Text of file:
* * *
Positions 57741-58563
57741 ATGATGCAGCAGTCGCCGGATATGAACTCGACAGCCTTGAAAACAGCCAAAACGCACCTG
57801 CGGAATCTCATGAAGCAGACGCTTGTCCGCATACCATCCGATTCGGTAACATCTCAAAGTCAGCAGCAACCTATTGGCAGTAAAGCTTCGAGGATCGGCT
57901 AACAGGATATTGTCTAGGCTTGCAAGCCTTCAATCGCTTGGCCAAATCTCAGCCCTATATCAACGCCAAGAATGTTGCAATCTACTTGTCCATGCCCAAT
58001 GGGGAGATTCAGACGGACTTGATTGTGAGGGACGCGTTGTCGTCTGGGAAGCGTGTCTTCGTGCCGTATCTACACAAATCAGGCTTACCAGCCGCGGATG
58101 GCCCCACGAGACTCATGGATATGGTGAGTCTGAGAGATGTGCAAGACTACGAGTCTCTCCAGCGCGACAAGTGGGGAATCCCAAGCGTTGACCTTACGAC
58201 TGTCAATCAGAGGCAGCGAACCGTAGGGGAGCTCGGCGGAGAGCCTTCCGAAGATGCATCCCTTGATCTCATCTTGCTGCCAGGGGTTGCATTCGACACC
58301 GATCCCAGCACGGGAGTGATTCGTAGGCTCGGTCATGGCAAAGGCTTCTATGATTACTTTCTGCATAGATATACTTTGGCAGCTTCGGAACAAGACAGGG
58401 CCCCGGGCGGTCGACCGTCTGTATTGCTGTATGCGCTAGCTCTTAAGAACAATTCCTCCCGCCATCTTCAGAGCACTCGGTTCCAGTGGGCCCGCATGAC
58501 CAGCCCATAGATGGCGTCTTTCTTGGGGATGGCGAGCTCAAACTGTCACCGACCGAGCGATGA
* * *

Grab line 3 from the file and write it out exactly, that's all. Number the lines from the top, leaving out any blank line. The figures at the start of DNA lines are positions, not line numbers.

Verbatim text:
57801 CGGAATCTCATGAAGCAGACGCTTGTCCGCATACCATCCGATTCGGTAACATCTCAAAGTCAGCAGCAACCTATTGGCAGTAAAGCTTCGAGGATCGGCT